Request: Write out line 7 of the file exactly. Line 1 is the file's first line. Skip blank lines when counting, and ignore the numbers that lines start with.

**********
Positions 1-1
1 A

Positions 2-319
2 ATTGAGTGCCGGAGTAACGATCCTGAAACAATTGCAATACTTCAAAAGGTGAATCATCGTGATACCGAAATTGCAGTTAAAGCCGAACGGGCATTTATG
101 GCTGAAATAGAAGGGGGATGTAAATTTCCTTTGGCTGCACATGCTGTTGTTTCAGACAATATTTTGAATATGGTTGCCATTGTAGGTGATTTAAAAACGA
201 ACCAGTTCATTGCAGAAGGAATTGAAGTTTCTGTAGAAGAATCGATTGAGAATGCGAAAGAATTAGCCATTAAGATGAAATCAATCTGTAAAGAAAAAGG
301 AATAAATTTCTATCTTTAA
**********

301 AATAAATTTCTATCTTTAA